No To LNG, Salem Rally, February 6
The LNG regassification terminal near Coos Bay is proposed near the best Snowy Plover protected habitat on the Oregon coast. It will be built on an unstable sand dune in a tsunami and earthquake subduction zone at the end of an active airport runway in an area known for high winds, storms, and natural ship disasters (the New Carissa remains wrecked here). According to the GAO, an explosion can burn skin on people a mile away.
Please come to Salem on February 6, to voice our opposition to the insanity of Liquefied Natural Gas (LNG). Unlike natural gas, LNG is imported from overseas from countries like Russia and Iran. If we allow LNG infrastructures to be built in Oregon, we will significantly increase our dependence on unstable foreign governments, for global warming fossil fuels.
LNG is made by liquefying natural gas, compressing it so it can be put it on huge (1,000 foot long) ocean tankers, to be shipped overseas. One proposed destination in Oregon is North Bend, where the tankers would have to maneuver through an important Grey Whale migration route to enter Coos Bay. The regassification plant is proposed on the North Spit.
The LNG regassification terminal is proposed near the best Snowy Plover protected habitat on the Oregon coast. It will be built on an unstable sand dune in a tsunami and earthquake subduction zone at the end of an active airport runway in an area known for high winds, storms, and natural ship disasters (the New Carissa remains wrecked here). According to the GAO, an explosion can burn skin on people a mile away.
To get the gas to California, a 100' wide pipeline right-of-way will have to be built 230 miles to the California border near Klamath Falls.
The pipeline will have to cross 5 major rivers 7 times, (the Coos, Coquille, Umpqua, Rogue and Klamath Rivers), as well as cross hundreds of salmon bearing streams, harming fish with permanently clearcut stream banks, fish-killing sediment, and toxic drill lubricants like bentonite clay.
The 230 mile pipeline alone will clearcut hundreds of acres of Oregon forests, including habitat for the northern spotted owl, marbled murrelets, great grey owl, and other threatened and rare wildlife species. 70 miles of the 100' wide clearcut will be through public forests (BLM and Forest Service), many of which have been set aside as reserves for endangered species.
One billion cubic feet of gas per day will be pushed through the pipeline, unodorized. Any leaks threaten not only people, but also any wildlife in the area with toxic fumes and forest fires.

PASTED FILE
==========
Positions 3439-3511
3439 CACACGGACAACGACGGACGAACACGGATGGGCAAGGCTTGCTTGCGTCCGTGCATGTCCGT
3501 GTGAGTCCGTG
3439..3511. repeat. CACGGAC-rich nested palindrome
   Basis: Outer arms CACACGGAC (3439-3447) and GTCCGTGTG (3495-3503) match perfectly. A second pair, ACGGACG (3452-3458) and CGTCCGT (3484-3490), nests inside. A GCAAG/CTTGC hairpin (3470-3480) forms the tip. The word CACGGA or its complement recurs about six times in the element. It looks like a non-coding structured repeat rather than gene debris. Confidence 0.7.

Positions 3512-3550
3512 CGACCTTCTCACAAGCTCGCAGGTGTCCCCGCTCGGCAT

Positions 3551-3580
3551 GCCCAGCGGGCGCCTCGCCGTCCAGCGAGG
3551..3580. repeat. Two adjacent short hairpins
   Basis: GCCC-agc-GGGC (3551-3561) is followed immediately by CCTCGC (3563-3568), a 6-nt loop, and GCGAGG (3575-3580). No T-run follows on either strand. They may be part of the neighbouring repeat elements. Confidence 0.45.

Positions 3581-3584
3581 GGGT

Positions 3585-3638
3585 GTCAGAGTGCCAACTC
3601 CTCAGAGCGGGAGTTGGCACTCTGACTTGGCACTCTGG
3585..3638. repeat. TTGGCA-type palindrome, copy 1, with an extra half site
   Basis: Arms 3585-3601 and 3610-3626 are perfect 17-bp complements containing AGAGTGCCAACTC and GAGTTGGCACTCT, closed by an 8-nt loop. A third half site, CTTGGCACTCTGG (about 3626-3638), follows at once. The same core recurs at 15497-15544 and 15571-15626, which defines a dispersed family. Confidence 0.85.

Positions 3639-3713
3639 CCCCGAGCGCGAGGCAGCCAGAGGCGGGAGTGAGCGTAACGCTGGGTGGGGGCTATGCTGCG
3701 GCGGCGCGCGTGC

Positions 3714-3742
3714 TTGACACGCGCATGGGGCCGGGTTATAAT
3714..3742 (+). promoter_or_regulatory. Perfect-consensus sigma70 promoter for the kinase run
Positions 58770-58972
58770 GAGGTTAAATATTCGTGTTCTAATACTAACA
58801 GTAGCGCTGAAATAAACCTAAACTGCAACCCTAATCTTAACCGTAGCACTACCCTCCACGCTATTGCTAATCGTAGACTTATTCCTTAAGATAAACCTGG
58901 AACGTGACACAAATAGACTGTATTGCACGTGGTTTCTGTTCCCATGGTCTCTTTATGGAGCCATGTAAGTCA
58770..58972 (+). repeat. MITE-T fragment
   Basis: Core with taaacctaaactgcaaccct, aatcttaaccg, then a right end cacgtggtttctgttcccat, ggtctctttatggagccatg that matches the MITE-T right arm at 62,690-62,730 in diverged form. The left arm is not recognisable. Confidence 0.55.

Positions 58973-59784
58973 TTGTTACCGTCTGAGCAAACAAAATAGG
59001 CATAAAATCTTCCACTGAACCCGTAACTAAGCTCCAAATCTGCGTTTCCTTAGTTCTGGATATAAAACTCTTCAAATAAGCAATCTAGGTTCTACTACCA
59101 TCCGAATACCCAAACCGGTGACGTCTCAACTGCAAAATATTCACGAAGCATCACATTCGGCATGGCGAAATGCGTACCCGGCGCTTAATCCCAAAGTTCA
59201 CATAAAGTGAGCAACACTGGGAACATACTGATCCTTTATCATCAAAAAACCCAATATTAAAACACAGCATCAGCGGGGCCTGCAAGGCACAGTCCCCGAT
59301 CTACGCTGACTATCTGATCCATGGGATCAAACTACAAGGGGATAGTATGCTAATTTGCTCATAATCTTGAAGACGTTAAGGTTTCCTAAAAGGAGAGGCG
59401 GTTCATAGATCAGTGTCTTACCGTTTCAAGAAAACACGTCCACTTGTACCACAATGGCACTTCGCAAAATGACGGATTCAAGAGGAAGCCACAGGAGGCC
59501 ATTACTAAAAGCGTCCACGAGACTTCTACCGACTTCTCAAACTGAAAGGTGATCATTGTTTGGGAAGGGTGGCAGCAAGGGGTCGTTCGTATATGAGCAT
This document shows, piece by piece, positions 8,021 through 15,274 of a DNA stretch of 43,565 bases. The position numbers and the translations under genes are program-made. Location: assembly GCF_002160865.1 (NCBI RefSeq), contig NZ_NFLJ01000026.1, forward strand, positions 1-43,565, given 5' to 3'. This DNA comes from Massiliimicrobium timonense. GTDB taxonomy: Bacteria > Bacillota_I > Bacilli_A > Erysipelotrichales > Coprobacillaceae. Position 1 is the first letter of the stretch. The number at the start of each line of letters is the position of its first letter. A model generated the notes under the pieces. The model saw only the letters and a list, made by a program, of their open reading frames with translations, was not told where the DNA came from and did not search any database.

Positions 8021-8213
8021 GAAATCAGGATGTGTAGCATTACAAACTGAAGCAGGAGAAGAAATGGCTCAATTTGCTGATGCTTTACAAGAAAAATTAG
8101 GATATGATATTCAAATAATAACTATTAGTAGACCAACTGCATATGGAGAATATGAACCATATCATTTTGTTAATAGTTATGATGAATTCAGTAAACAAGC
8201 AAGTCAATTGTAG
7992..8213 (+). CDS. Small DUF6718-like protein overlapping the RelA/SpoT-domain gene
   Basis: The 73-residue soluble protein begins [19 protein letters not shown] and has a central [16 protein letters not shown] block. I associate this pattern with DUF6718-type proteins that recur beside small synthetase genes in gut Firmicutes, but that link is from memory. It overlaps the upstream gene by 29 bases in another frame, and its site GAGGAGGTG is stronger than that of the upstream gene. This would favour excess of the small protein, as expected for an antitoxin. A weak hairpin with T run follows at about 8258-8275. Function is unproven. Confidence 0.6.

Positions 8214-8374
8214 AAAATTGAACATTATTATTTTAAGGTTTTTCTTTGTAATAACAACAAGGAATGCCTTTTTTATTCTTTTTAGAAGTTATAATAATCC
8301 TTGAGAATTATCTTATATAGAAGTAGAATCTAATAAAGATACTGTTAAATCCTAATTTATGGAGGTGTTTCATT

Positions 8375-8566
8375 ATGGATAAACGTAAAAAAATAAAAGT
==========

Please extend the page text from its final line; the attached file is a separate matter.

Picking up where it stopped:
Impacts to fish and wildlife from LNG extend world-wild. For instance, extraction and liquification of natural gas on Sakhalin Island, Russia, have severely degraded their native salmon spawning habitat.
Perhaps one of the most insidious impacts to our native ecosystems is from burning the LNG. LNG is not a clean fuel. In fact, the total carbon footprint of LNG is far higher than natural gas and is almost as dirty as some types of coal. This is due to the energy-intensive liquification and regasification process, the transportation costs, and the numerous small leaks of methane from source to end-user.
LNG is not a bridge to renewable energy, as some will claim, but rather it is a crutch retarding our conversion to renewable energy sources. We must stop the insanity of LNG.
The federal agency in charge of giving permissions to power companies for LNG is the Federal Energy Regulatory Commission (FERC). The plan is for FERC to give a "certificate" to energy companies to allow them to condom people's land so they can build their private energy systems. The Bush administration, in the 2005 Energy Bill, made it a lot easier for these private companies to take people's private land through eminent domain.
Hundreds of families along proposed pipeline routes in Oregon are threatened with loosing their land to international corporations. Their property values will be lowered, their privacy will be gone, herbicide spraying will occur along the route, and their aesthetic view and quality of life will be trashed. Once the energy company installs their dangerous pipelines through people's lands and near homes, they can resell the right-of-way to other companies anywhere in the world that might, or might not, be good stewards of the pipeline, further endangering people's lives.
For the sake of all your neighbors along the proposed pipeline routes in Oregon, come to the Salem rally, and just say no to LNG.
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